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Ukraine's Zelensky: Russia won't stop strikes on our infrastructure until it runs out of missiles

US Rep. Ilhan Omar (D-MN) (L) talks with Speaker of the House Nancy Pelosi (D-CA) during a rally with fellow Democrats before voting on H.R. 1, or the People Act, on the East Steps of the US Capitol on March 08, 2019 in Washington, DC. (AFP photo)
Ukraine's President Volodymyr Zelensky (file photo)

Ukraine's President Volodymyr Zelensky has predicted more Russian attacks on his country's infrastructure, saying the attacks will only stop when Moscow runs out of missiles.

Delivering a nightly address, Zelensky said Russians "are planning new strikes. We know this for a fact.... And as long as they have missiles, they, unfortunately, will not calm down."

The Ukrainian president added that he expected Russia to keep up the operations it has been waging for weeks against Ukraine's electricity production facilities and other infrastructural buildings.

Earlier this week, Zelensky alleged that six million people had been hit by power cuts across the country, identifying some of the affected regions as Odessa, Lviv, and Dnipro.

Ukraine claims the attacks are intended to harm civilians. Russia denies harboring any intentions to hurt civilians, rather condemning Kiev for refusing to negotiate an end to the conflict.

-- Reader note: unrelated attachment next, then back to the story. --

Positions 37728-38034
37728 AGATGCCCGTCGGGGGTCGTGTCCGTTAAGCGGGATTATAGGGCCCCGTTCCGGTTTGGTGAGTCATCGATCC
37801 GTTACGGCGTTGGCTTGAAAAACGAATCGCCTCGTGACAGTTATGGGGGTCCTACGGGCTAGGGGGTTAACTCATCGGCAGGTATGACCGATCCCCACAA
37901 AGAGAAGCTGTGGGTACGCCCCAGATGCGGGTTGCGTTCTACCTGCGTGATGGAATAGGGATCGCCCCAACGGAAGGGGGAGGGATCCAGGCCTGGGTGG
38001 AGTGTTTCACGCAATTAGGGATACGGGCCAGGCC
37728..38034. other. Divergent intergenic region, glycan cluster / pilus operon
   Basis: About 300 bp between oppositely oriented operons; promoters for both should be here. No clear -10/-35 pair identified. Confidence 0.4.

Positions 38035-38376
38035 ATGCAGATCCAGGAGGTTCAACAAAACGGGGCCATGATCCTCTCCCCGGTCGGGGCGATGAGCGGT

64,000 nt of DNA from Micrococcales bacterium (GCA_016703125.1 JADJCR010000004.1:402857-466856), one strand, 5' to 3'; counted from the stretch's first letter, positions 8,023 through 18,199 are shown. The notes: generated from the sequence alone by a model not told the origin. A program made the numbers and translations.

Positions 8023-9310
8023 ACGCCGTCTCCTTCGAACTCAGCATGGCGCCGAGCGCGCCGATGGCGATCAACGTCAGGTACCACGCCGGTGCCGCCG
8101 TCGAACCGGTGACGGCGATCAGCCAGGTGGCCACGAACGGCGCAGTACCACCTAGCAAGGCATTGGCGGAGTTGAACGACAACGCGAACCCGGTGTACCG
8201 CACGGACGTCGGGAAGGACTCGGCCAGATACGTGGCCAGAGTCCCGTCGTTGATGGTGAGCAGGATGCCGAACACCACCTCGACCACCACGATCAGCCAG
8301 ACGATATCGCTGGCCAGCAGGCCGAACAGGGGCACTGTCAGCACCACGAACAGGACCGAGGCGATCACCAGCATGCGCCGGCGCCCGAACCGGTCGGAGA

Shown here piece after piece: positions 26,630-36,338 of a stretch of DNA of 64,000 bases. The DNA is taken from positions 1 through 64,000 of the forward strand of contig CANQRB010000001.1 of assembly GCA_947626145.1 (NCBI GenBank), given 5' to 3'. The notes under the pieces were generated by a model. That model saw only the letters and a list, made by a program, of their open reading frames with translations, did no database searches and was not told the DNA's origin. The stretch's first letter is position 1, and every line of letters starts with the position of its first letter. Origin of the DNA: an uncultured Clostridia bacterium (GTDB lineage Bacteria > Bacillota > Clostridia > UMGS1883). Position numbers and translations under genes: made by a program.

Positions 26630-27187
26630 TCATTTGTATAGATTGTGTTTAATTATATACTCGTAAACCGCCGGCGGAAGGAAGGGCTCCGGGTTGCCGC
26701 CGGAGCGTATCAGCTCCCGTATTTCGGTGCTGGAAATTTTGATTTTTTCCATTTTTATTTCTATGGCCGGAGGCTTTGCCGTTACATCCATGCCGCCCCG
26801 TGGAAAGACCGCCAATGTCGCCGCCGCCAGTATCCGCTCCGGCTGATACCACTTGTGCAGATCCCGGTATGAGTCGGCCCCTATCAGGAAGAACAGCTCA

Russia started what it called a special military operation in its eastern neighbor in late February. Moscow says it launched the operation in order to defend the pro-Russian population in the eastern Ukrainian regions of Luhansk and Donetsk against persecution by Kiev.

Back in 2014, the two republics broke away from Ukraine, refusing to recognize a Western-backed Ukrainian government there that had overthrown a democratically-elected Russia-friendly administration.

Ever since the beginning of the war, Kiev's allies, led by the United States and its European allies, have been pumping Ukraine full of advanced weapons, a step that Russia says would only prolong the hostilities.

Russia: No plans to quit Zaporizhzhia

Also on Monday, Kremlin spokesman Dmitry Peskov categorically rejected allegations that Russian forces could start quitting the Zaporizhzhia nuclear power plant, Europe's largest, which is located in Ukraine's southeast.

Ukraine's nuclear chief on Sunday claimed there were signs Russian forces might be preparing to vacate Zaporizhzhia, which has six reactors.

"In recent weeks we are effectively receiving information that signs have appeared that they are possibly preparing to leave the (plant)," Petro Kotin, head of Energoatom, said on national television at the time.

On Monday, however, the Kremlin strongly dismissed the claim, saying the plant was and would remain under Russian control.

"There's no need to look for signs where there are none and cannot be any," Kremlin spokesman Dmitry Peskov said at a press conference, referring to claims Russia was leaving the plant.

The plant, seized by Russia in March, has repeatedly come under fire for weeks, raising concerns of a potential Chernobyl-style nuclear incident. Both Ukraine and Russia accuse each other of targeting the facility.

The UN nuclear watchdog, the International Atomic Energy Agency, wants to create a protection zone around Zaporizhzhia.


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